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The STD Screening and Education Project at the Douglas County Jail: Do juSTIce, provides health professions students in Omaha a truly unique opportunity to take the knowledge they’re learning in the classroom and implement it in the community in a valuable and meaningful way. With Omaha currently working through what the county health department has deemed an “STD epidemic,” these students are providing an important public health service in educating, screening, and treating a traditionally high-risk population for sexually transmitted diseases.
This project, the only one in the country that places students in a corrections facility to provide a service like this, serves as an exemplary illustration of the power of community engagement and public health.
In 2008, the Douglas County Department of Corrections reached out to UNMC to see what might be done about an escalating epidemic of sexually transmitted diseases in the community. After much research, thought, and conversation, a student-run program to address this issue began to take shape.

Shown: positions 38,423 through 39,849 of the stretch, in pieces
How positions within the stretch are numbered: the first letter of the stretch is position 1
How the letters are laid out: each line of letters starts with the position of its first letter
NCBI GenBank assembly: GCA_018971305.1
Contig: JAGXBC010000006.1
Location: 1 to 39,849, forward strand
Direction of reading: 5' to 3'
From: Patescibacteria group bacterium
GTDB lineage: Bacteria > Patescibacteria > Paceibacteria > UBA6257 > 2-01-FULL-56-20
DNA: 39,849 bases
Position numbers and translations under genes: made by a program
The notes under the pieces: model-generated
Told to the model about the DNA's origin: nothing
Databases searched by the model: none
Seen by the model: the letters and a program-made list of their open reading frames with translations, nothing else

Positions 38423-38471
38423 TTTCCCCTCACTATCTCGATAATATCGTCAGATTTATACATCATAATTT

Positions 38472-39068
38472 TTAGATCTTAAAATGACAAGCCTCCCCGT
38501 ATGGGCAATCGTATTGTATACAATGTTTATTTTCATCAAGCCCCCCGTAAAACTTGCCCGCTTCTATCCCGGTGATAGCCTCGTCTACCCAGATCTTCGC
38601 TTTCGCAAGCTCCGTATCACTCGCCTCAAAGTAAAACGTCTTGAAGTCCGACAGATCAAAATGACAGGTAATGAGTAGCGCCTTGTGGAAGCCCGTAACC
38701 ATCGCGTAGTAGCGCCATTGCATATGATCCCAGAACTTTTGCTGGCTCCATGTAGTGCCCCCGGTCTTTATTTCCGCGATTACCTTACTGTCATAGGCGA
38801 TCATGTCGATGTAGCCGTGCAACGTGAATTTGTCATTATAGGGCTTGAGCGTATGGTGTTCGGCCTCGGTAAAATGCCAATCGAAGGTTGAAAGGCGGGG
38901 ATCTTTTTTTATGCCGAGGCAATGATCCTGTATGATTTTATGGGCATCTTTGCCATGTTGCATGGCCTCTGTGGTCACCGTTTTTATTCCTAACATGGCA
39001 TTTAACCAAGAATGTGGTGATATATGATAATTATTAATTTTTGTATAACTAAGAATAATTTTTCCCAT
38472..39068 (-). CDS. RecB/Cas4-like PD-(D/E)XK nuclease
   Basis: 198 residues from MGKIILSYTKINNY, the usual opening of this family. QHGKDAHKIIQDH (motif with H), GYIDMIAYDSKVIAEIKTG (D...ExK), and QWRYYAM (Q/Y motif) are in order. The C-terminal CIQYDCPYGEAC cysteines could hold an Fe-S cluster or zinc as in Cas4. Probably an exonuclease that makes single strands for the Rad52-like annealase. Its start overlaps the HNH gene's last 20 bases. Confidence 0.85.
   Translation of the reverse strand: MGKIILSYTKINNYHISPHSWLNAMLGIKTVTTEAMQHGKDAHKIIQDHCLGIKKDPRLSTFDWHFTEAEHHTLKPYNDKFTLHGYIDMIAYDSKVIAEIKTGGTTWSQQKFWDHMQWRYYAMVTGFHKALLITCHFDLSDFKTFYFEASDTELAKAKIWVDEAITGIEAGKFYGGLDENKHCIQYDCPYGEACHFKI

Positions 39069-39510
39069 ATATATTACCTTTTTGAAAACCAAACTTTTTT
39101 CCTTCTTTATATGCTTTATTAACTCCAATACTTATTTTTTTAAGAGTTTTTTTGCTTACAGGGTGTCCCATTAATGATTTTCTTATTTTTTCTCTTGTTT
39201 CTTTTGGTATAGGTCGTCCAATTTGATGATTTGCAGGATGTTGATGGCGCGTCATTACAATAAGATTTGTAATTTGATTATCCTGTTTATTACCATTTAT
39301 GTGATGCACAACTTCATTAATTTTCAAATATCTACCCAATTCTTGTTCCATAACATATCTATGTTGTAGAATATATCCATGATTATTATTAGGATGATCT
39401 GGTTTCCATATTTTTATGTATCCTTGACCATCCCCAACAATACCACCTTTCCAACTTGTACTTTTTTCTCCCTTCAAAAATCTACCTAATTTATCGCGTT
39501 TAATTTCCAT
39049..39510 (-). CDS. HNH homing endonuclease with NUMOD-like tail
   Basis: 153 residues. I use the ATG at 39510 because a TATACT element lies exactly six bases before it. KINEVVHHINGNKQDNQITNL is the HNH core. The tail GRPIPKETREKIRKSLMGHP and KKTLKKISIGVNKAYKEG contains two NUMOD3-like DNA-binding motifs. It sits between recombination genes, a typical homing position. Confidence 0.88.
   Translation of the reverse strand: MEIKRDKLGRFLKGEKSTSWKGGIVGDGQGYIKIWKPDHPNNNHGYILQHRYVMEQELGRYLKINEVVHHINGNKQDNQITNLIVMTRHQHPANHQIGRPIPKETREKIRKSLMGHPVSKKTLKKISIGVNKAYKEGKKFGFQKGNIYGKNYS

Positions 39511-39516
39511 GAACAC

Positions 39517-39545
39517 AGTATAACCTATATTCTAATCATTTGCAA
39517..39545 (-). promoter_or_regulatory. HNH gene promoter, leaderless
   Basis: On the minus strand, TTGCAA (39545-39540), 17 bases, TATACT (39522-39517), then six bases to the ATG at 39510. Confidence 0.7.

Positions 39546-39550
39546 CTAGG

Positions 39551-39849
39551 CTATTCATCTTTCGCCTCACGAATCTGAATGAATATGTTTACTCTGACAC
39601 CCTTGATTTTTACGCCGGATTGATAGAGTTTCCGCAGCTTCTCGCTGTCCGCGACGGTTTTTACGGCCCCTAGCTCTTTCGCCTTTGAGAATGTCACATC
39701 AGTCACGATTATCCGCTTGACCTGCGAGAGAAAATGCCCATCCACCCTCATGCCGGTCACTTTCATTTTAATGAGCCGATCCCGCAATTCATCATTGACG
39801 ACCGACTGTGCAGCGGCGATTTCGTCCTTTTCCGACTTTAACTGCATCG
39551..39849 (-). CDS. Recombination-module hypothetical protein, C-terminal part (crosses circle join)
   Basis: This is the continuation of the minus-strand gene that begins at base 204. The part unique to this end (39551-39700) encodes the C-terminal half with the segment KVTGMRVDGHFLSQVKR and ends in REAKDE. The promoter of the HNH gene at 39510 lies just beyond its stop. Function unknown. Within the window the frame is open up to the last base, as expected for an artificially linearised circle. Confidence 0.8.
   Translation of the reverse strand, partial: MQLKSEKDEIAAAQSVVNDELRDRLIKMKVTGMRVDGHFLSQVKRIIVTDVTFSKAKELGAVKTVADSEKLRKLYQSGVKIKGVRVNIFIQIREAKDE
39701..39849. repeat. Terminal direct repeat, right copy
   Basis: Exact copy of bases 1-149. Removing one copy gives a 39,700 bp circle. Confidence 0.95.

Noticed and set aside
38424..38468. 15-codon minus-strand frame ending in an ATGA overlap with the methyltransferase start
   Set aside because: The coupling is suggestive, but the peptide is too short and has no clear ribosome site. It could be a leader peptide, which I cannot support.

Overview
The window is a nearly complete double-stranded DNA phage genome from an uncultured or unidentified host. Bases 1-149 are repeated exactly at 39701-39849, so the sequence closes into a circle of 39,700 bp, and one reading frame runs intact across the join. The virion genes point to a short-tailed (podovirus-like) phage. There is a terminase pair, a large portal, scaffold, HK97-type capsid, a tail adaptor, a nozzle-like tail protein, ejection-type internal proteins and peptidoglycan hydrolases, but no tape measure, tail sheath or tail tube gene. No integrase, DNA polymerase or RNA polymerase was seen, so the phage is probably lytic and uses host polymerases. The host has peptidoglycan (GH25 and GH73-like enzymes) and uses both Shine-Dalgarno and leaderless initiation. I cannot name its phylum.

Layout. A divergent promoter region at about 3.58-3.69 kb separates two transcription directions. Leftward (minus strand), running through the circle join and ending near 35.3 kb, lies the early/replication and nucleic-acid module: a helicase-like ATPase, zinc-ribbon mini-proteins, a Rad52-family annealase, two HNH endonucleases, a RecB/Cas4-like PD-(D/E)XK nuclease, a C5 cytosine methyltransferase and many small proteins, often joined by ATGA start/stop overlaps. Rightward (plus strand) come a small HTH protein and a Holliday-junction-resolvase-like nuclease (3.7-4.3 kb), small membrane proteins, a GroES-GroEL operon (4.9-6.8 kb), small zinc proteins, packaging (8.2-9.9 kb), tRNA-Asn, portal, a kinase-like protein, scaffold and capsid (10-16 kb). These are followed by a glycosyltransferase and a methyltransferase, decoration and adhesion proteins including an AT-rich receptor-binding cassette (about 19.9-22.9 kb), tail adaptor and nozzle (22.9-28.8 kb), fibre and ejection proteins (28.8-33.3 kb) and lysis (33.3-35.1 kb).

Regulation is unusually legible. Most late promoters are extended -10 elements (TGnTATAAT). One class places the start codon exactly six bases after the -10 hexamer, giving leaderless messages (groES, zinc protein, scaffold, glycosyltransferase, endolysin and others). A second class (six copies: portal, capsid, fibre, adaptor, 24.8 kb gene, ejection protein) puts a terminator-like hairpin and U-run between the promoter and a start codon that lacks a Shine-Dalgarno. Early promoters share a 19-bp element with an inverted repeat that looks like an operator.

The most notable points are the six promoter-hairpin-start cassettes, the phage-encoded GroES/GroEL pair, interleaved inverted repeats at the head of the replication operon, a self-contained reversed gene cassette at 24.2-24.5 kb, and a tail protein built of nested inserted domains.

Since its inception, this opt-in program has provided education to more than 2000 individuals, screening to more than 1000, and has identified and treated infection in over 50. This rate of infection hovering around five percent is ten times higher than that seen in the general population of Omaha and evidences the value of the work being done by these students – but there is still more to be done.
In July 2011, jail administrators commissioned a project to be done that would every single in-mate at in-take to get a better grasp of what the true prevalence of STDs may actually be in the jail. Twenty-four hours a day, for an entire week, students made themselves available to provide testing to every individual who walked into the jail. At the end of those seven days, 307 individuals had been tested, with Chlamydia infections being identified in 30 of them and Gonorrhea infections being identified in four. These numbers speak to a vast underutilization of the services that the students are providing through the opt-in program and serve as a great opportunity for program growth and development.